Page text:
The Open Society and Its Enemies: An attack against CEU, academic freedom and the rule of law
On 4 April 2017, the Hungarian Parliament adopted amendments to the country’s Act CCIV of 2011 on National Higher Education, in an attempt to force the Central European University (CEU) out of the country. The attack on CEU, based in Budapest and accredited by the Middle States Commission on Higher Education, fits into a broader picture of violated academic freedoms and an even broader one of a state in constitutional capture, in which fundamental rights in general are in jeopardy. This paper explores the controversial law, explains its biased nature targeting CEU only, provides possible reasons why the government wishes to shut down Hungary’s most prestigious university, describes how political support for the crusade against CEU was generated by the government, draws lessons to be learned and suggests desirable European responses.
The paper argues that the EU’s approach of ‘keeping problem children in the family’ has proved to be dysfunctional in recent years. The argument that EU action to sanction a member state – e.g. by triggering Article 7 TEU – might have the opposite effect or be exploited by those wishing to arouse anti-EU sentiments is not convincing either. Brussels has already been blamed for a plethora of ills, and stepping out of the EU will be on Hungary’s agenda in any event once the country ceases to be a net beneficiary. The government is already paving the way for this move by fostering pro-secession sentiments. The paper argues that backsliding by a member state in the rule of law is a European matter and that European institutions must react accordingly by employing diplomatic and legal sanctions against any country undermining the EU’s foundational values. Instead of watching an autocratic regime reinforce itself with EU money, they should make use of all available instruments, including the power of the purse – which is seemingly the only convincing tool available for disciplining an illiberal government of a net beneficiary country.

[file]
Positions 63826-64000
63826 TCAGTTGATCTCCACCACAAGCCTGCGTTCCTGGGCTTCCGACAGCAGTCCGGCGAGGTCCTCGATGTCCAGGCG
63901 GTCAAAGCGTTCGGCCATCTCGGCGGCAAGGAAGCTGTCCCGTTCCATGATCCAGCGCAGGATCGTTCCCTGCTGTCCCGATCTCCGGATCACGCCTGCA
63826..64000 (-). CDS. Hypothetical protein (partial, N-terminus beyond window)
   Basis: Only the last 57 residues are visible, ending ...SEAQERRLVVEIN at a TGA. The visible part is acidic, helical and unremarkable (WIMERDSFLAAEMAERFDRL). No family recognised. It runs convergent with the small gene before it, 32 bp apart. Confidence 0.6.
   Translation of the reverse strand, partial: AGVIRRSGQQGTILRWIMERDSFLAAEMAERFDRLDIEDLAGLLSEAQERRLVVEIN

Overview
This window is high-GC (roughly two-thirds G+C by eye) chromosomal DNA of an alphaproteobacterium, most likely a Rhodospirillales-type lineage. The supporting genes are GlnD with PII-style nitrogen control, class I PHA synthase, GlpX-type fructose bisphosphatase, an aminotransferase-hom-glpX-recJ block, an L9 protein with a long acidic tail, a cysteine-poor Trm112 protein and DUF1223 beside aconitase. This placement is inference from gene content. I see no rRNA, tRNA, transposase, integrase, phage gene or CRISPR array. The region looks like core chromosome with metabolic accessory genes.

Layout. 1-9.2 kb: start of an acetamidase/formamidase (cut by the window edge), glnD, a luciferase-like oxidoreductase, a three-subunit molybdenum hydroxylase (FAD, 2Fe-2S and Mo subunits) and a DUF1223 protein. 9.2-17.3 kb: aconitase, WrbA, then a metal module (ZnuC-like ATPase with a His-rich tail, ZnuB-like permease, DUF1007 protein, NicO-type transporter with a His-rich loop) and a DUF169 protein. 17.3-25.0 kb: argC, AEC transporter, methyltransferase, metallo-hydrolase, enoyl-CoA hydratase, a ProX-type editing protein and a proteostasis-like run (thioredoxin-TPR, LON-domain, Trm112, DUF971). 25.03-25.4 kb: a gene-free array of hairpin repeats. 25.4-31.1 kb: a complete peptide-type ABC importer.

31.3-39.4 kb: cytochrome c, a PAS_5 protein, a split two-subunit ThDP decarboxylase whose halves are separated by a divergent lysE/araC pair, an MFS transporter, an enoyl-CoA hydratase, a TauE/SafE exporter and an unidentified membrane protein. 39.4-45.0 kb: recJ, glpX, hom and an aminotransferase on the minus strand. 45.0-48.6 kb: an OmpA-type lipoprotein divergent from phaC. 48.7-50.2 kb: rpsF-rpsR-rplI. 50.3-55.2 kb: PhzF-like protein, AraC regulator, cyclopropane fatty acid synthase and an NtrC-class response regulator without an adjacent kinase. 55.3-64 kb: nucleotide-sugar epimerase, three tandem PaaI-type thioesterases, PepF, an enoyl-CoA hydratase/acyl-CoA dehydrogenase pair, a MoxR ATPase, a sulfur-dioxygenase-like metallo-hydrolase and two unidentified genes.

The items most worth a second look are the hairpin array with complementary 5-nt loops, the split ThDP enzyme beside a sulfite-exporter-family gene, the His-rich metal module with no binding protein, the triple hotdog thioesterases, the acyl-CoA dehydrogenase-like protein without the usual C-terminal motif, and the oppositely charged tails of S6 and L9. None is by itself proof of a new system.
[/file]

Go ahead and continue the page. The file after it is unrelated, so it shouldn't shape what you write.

Petra Bárd is Associate Professor, Eötvös Loránd University and Visiting Professor, Central European University (CEU).